With the help of Gail Monahan of the Alachua County Housing Authority, Janel and her partner, Michael McMillan, got an apartment. Janel got a job. The last time I spoke with her, she was planning to enrol at Santa Fe. This was all a few years ago. During those years she worked steadily on her life and never wavered once. She and Michael joined Celebrations Methodist Church, and Janel started singing in their choir. This church became the center of their lives. They got married there, in a beautiful ceremony and Janel and Michael looked like the happiest people on earth.

After leaving the homeless community Janel used her voice to help other homeless people, and to reach out to the community. She wrote a beautiful Speaking Out Column in the Gainesville Sun, about her experiences of being a homeless alcoholic and then becoming healed. She gave testimony before the City Commission several times, speaking with total honesty about her life and telling them that homeless people can change if they are given a chance.

We are planning to plant a tree in Janel's honor. I know nothing about selecting and planting trees. I could use some guidance from the gardeners on this list about what tree to buy and how to plant it.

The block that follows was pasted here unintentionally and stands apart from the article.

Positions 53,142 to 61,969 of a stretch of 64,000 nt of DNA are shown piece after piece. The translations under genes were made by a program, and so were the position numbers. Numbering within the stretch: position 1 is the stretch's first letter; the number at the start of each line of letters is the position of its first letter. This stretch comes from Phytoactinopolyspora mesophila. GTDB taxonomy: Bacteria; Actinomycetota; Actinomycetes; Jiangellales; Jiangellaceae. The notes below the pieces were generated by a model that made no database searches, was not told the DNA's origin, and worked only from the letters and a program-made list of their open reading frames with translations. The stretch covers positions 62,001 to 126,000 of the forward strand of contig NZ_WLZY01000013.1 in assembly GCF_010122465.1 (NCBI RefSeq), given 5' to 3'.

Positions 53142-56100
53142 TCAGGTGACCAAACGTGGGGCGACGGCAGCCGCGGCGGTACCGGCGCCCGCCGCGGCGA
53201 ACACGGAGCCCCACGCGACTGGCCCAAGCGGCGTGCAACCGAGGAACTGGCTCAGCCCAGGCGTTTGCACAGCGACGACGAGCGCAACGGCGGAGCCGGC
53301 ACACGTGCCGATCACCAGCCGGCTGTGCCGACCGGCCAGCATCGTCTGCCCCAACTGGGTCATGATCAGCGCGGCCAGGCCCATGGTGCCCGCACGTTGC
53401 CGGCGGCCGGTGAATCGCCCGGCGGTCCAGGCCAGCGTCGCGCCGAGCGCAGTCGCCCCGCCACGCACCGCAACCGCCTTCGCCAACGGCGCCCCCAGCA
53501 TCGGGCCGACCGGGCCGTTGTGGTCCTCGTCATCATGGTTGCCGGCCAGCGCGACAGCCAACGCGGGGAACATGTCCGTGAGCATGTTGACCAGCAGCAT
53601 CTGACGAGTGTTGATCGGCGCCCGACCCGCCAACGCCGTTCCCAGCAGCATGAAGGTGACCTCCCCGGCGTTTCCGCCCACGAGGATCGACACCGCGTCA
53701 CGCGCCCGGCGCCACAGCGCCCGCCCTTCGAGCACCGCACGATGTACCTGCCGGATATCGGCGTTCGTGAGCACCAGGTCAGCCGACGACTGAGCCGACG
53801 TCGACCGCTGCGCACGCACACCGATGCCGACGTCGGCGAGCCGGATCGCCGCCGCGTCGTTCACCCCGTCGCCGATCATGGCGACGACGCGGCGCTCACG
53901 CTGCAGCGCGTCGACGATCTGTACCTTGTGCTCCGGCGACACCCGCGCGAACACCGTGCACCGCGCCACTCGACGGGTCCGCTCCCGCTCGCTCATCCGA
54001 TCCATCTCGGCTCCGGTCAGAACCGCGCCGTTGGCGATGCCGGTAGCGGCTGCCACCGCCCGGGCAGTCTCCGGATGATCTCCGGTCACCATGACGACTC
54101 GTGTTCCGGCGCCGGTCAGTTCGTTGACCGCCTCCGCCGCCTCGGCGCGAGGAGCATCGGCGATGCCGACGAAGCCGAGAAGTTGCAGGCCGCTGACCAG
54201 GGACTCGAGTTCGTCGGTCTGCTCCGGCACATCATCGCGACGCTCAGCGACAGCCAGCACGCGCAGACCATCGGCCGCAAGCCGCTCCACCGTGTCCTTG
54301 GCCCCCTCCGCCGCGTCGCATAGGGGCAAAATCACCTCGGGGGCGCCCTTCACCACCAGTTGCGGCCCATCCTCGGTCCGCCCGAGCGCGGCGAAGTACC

My life is forever enriched by having known Janel.

Iraq Veterans

One of our readers asked for more information about the Iraq veterans we are seeing. I don't know how many we are seeing. Except during the Point-In-Time Survey, we never ask people why they are homeless, or any other personal questions. The first Iraq veteran we saw, a year or two ago, was very young and extremely angry. He didn't attack anyone, but he did take his guitar off his backpack and pound it on the sidewalk. I've never seen him again and don't know what happened to him. Another young Iraq veteran was homeless because his family had taken out a restraining order against him, because he was doing them violence. Domestic violence by veterans with severe PTSD is one cause of homelessness among returning soldiers. This young man took full responsibility for what he had done. He knew he couldn't go home until he had gotten treatment. He did take every opportunity to work and gather money for his children. He also bought a bicycle at a garage sale and fixed it up for his son's 12th birthday. And he donated money and bicycles to the Home Van. He has moved on now, to seek better employment opportunities elsewhere.